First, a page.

Many reasons have been given as to why the United Methodist Church continues to drag its feet in the area of the full-inclusion of Lesbian and Gay people in the church. Lesbian and Gay Methodists have always been a part of the church, but in 1972, the UMC decided it was time to label them as “incompatible with Christian teaching”, for the last 43 years faithful Methodists have been battling over whether or not that was the right decision. From coast to coast, across four continents the UMC has carried its theological and political baggage from Europe, to Asia, to Africa, and back to the United States again. One tiny grouping of islands off the coast of France is home to a group of Methodists who decided in 1993, that they were going to “agree to disagree” on the issues surrounding Lesbian and gay inclusion in their denomination. The birthplace of Methodism has had opportunities to change this policy, as their equivalent of the UMC’s General Conference meets every year, but they have deliberately chosen not to, so they can be a church that is open to all people.
In 1993, four years before the passage of the Defense of Marriage Act in the US (10 years before this law would be struck down by SCOTUS), two years before the passage of “Don’t Ask Don’t Tell,” (9 years before its repeal), a decade before Parliament would legalize same-sex marriage in Great Britain; a group of faithful Methodists decided to lead culture, rather than follow it by producing The 1993 Resolutions:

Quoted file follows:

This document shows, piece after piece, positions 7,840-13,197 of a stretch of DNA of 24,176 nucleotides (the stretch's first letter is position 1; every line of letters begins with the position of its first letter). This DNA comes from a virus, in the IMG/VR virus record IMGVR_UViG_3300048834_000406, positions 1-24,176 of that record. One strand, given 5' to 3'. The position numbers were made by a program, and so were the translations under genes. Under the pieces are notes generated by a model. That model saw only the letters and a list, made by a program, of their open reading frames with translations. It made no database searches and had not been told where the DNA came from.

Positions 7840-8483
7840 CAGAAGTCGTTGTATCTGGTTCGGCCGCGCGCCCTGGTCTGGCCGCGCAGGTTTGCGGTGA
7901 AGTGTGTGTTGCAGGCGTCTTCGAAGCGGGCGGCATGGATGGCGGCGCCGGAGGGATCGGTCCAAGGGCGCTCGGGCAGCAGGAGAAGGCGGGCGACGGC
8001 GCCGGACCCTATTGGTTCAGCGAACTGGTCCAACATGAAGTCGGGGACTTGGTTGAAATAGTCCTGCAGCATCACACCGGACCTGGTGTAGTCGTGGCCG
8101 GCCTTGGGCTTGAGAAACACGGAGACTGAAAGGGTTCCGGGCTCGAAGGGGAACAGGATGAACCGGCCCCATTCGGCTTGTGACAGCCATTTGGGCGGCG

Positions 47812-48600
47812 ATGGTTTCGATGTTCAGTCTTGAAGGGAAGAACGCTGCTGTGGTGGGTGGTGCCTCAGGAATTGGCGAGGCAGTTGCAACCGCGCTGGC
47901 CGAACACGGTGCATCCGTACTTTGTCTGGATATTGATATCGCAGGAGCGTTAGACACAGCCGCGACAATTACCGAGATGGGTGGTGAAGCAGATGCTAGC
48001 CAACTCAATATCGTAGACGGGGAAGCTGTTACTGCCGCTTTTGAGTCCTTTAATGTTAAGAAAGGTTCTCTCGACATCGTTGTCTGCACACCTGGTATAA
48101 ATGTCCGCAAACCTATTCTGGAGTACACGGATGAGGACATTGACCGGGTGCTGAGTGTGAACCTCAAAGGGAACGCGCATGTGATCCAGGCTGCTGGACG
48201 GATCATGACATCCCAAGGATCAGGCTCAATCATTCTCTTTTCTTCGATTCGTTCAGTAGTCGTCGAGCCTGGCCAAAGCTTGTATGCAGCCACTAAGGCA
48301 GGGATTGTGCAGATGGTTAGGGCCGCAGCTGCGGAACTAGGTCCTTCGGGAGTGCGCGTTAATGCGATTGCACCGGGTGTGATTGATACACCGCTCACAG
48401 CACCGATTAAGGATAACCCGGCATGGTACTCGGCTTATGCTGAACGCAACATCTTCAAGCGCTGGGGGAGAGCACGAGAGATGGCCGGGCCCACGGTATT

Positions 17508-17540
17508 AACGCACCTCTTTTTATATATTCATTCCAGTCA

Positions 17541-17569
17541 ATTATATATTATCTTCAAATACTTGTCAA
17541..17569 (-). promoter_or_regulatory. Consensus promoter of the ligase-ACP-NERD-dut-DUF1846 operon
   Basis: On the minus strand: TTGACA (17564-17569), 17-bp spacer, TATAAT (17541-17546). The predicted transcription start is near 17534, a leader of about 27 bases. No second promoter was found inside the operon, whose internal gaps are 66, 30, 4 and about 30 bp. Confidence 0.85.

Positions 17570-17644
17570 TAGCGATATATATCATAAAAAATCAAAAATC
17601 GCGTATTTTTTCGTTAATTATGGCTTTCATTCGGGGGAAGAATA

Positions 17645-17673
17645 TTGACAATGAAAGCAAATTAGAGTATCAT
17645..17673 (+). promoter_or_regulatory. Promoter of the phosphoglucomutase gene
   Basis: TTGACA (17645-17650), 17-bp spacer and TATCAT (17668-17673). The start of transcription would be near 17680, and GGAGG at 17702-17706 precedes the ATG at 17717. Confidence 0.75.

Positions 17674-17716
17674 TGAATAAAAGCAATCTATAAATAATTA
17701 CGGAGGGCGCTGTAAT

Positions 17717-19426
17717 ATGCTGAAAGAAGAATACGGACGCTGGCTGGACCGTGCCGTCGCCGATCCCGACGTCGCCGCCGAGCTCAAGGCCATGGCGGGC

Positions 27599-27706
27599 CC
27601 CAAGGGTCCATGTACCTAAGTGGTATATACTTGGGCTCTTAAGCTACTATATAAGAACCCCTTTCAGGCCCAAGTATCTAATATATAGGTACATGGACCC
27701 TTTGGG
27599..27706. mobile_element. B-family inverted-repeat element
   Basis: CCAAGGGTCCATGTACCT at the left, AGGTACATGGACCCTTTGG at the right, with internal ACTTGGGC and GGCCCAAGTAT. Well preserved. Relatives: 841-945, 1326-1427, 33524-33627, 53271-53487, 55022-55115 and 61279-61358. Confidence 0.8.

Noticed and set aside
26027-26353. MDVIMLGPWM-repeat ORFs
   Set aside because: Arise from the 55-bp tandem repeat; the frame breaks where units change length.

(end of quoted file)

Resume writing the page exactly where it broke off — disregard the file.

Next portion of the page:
- The Conference, affirming the joy of human sexuality as God’s gift and the place of every human being within the grace of God, recognises the responsibility that flows from this for us all. It therefore welcomes the serious, prayerful and sometimes costly consideration given to this issue by The Methodist Church.
- All practices of sexuality, which are promiscuous, exploitative or demeaning in any way are unacceptable forms of behaviour and contradict God’s purpose for us all.
- A person shall not be debarred from church on the grounds of sexual orientation in itself.
- The Conference reaffirms the traditional teaching of the Church on human sexuality; namely chastity for all outside marriage and fidelity within it. The Conference directs that this affirmation is made clear to all candidates for ministry, office and membership, and having established this, affirm that the existing procedures of our church are adequate to deal with all such cases.
- The Conference resolves that its decision in this debate shall not be used to form the basis of a disciplinary charge against any person in relation to conduct alleged to have taken place before such decisions were made.
- Conference recognises, affirms and celebrates the participation and ministry of lesbians and gay men in the church. Conference calls on the Methodist people to begin a pilgrimage of faith to combat repression and discrimination, to work for justice and human rights and to give dignity and worth to people whatever their sexuality.
Notice that the solution was not a structural one, but a spiritual one. For in the Kindom of God, trusting that each sibling in Christ is just as capable as the other to discern the Scriptures, hear the call of Spirit, and make decisions based on Scripture, tradition, reason, and personal experience is necessary. No such laws were made to force uniformity, and thus true Christian unity was able to blossom.
Often, a criticism of Lesbian and Gay Methodists and their allies is that they are bending to culture; yet here the Methodists in Great Britain are leading culture by showing that it is okay to disagree, but it is not okay to discriminate. Just as important they are proving when Methodists are working together to build the Kindom of God, and not using laws to bully each other, they can exist together in peace, despite differences. May our siblings across the pond be an inspiration for us, and lead us to a place that is ahead of the culture and right where it needs to be, behind Jesus, following His lead.
For more information on the “1993 Resolutions” look here.